SCULPTURAL

Thom began his foray into three-dimensional sculptures in the early 1990s by collaborating with a number of prominent French floral designers. One of his inspirations is Giuseppe Arcimboldo, the Italian Renaissance court painter who incorporated fish heads, ears of corn, blades of wheat, and bunches of grapes into his fantastical portraits. From the beginning of his career, whenever Thom had carte blanche, he introduced everything from artichoke heads, poppy seeds, moss covered woods, elk horns, lichen-covered branches and lengths of trailing foliage into his floral fantasies. Viewed from afar, his constructions have a strong, haunting, architectural presence; viewed close up, their exquisite detailing and texture delight all the senses.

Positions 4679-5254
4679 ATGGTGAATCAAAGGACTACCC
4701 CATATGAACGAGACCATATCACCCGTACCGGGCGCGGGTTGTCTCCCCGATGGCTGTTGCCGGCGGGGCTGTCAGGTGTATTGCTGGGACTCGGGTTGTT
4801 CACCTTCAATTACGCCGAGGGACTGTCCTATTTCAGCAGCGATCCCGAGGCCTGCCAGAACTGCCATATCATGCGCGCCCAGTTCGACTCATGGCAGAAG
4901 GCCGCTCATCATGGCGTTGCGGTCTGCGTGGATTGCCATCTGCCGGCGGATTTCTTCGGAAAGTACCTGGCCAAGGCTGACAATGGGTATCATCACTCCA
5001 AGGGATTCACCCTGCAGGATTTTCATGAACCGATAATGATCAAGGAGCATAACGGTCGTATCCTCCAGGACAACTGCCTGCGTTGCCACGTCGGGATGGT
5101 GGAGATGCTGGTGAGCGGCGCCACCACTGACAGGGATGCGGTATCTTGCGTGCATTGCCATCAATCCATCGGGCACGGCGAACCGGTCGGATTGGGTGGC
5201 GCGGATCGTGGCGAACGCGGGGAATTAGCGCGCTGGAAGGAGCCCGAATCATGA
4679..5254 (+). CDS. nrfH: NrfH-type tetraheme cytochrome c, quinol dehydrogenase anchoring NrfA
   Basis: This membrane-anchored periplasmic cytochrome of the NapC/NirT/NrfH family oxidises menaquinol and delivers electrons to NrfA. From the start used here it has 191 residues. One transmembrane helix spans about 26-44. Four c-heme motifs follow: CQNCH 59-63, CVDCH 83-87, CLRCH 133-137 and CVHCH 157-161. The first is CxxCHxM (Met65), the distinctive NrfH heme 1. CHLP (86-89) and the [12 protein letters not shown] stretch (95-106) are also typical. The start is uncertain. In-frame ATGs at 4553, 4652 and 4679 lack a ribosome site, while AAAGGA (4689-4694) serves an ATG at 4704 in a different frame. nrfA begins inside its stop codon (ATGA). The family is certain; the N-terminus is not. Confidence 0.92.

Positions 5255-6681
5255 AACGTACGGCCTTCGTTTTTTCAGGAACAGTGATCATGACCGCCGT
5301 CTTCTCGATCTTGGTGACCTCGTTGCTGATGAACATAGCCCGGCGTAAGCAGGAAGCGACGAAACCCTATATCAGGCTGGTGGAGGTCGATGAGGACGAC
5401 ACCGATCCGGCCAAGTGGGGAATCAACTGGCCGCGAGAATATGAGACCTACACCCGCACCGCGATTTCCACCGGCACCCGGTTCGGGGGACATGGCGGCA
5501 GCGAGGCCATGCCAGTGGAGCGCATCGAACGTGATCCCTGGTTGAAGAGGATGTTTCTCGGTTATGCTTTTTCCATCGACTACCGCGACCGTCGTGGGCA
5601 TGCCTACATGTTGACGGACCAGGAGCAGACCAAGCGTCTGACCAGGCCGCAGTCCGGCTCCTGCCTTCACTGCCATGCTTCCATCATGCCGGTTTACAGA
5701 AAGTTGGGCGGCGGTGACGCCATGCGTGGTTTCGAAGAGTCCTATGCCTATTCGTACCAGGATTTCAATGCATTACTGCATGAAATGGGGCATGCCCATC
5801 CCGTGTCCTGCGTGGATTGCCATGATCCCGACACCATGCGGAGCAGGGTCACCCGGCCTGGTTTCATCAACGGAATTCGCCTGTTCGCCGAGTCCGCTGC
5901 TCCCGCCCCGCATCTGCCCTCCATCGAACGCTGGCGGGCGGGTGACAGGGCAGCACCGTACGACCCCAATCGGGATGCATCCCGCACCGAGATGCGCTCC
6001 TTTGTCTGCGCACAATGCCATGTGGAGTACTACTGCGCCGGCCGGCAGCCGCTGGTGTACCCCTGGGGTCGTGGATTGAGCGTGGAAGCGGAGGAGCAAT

Thom is allergic to kitsch and, thanks to his refined vision, the potential of his sculptural work is limitless. He once humanized the grand interior scale of an iconic landmark with a single, 13-foot high pyramid composed of a myriad of fruits interspersed with purple orchids. For a themed bat mitzvah, he used moss, warped birch bark, acorns, and the jawbones of a deer to represent a 9-foot tall gladiator’s “armor.” To neutralize the anonymity of a Manhattan corporate lobby, he suspended a meandering grouping of three-foot wide globes and “pricked” each one with dozens of individual bud vases. “The aim is to come up with something visually stunning and vitalizing,” he says. “My contribution always enhances and uplifts the location or proceedings, but it never upstages it.”

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Floral sphere sculpture
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